It's it's a short burst story short anecdote of somebody's birth experience that they wanted to share with us because of the influence that the podcast had on how they processed it. This is a personal email as I had a rather crazy and traumatic birth yesterday morning and I wanted to share my gratitude to you both for your podcast, which I have listened to religiously during this pregnancy as well as my birth story. I had planned for waterbirth at the birth center after having two natural births. So this is her third baby. I spent weeks listening to positive birth stories, your podcasts HypnoBirthing meditations and grounding myself to let go of past fears. I woke up at 4:30am on Wednesday morning to mild cramping at 36 weeks plus six days. After a few minutes, I felt a gosh and I thought that perhaps my water had broken. I went to the bathroom and discovered that I was gushing blood. I knew that this was a sign that it needed immediate medical care. So I woke up my husband and called my midwife who was assessing the level of blood and told me to drive to the nearest hospital. I was terrified. But I went into a very calm state and kept repeating to myself I am brave, I'm strong, I can do this. My husband and I had our family at our house to be with our kids 10 minutes later, and we got into the car and drove to the hospital where I was diagnosed by ultrasound with a placental abruption. The baby's heart rate was good and the doctor was willing to let me deliver vaginally as long as the baby's heart rate stayed that way. However, shortly after the baby's heart rate dropped, and the doctor changed his mind quickly and told me I needed an immediate seseri and section. I believed and trusted him but I was terrified. However, I kept repeating the mantra in my head, I am brave, I am strong, I can do this. I also remembered a recent podcast in which one of you said that the most important thing with the C section is whether the mom believes she truly needs it. And I did believe it, I was rushed into the O r where I had to undergo general anesthesia. And I was terrified that I wouldn't wake up. When I did thankfully wake up, the first thing I noticed was my husband holding our sweet baby boy. And I immediately knew he was okay. My recovery has been so much harder than with my vaginal deliveries. And I cannot imagine anyone choosing this way to give birth. However, I've had nurses, midwives and the doctor all come by to check on me and give me space to process what happened and tell me that it's okay to feel emotional about the trauma of what happened and letting go of what I thought my birth would look like. I feel extremely cared for and nurtured. They did tell me because I was so busy from the medication that I wouldn't be able to hold the baby or breastfeed right away. But I did not take that as gospel and I had my husband helped make it out of the bed and position the baby and had him breastfeeding. As soon as I was aware enough to take control. He didn't need to go to the Nikki at all. He has strong lungs and now he is small. He's extremely healthy and strong. Having said all this, I know I will have some emotional work to do over the next few months to integrate this experience into my life. I'm hoping that I can join your postpartum support group as I know I will need all the support I can get. Thank you again for opening my eyes so much I took in so many messages from your show that stayed with me and helped me through a very difficult birth.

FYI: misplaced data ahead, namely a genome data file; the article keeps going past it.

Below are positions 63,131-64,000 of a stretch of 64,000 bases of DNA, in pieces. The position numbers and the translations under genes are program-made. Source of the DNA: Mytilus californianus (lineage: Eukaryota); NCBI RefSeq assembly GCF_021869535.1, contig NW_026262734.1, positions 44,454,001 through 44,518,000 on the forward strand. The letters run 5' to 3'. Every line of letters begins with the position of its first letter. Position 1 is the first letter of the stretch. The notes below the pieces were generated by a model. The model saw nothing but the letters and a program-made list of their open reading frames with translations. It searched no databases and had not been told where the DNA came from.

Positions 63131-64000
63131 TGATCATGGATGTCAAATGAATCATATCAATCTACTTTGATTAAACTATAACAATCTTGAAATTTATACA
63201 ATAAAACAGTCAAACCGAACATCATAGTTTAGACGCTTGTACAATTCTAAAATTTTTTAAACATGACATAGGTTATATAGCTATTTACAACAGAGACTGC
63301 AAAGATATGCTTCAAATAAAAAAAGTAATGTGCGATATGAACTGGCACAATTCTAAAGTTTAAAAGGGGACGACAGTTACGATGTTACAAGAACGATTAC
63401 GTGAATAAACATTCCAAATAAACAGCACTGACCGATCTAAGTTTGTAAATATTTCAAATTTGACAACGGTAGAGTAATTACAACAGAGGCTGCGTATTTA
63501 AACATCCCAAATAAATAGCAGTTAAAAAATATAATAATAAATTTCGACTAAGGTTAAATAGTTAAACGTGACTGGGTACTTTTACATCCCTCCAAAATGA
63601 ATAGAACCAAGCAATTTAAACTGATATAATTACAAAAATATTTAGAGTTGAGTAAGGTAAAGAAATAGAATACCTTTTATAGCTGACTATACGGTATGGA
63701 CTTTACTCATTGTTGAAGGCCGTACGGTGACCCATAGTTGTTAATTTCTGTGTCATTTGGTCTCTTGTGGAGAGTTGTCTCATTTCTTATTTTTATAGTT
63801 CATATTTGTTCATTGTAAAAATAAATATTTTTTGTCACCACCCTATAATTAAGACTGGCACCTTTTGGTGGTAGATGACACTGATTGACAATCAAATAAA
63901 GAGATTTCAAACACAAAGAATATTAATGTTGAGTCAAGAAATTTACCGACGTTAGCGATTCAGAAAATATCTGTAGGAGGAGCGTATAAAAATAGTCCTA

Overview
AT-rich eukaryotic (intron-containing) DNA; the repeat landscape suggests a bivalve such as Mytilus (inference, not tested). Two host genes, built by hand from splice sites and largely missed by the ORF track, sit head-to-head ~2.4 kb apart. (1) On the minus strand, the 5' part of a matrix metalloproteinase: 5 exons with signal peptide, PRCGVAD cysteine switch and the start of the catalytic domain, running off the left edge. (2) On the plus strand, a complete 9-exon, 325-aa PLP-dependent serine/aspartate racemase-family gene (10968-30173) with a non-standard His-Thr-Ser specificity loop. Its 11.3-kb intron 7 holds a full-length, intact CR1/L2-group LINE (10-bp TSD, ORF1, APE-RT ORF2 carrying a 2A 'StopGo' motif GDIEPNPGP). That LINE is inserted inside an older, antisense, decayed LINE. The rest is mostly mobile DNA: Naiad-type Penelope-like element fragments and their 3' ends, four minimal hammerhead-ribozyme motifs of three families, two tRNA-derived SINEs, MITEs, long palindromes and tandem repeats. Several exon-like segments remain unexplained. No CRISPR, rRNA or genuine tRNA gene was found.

An example of a necessary c section, a necessary c section. Right now we did an event last night Trisha as you know and And this is an important distinction that we need to make. Because while we plan our births, and we get excited to get educated for our births, and envision the births that we want and intend, and all of those things are driving up the likelihood of having that kind of birth, it's important to remember that in the big picture, what we really want is a birth that we feel at peace with. And we often don't feel at peace right after it happens. It's actually a known phenomenon that it takes birth experiences about a year to process you can have a phase like out of the blue and three or four months where you suddenly feel very angry, or a lot of grief. Maybe suddenly, in six months, you're crying about it and feeling more grief than you're feeling today. And it's like peeling off the layers of an onion. And it's almost like the psyche isn't ready to process birth all at once. I mean, I have seen this happen with all births, not just the births that are somewhat traumatic or deviate from the plan. But in that event, you and I did last night, we talked about the fact that no one wants this is airing right to be zero. We want to eliminate unnecessary Syrian sections, and we have to allow room for the necessary ones. And it's hard. That's what makes this work hard. We don't get hell bent on one way to birth, we can't get too attached or hell bent on it. That's what makes the educational process complex, because you need to know when you really need it.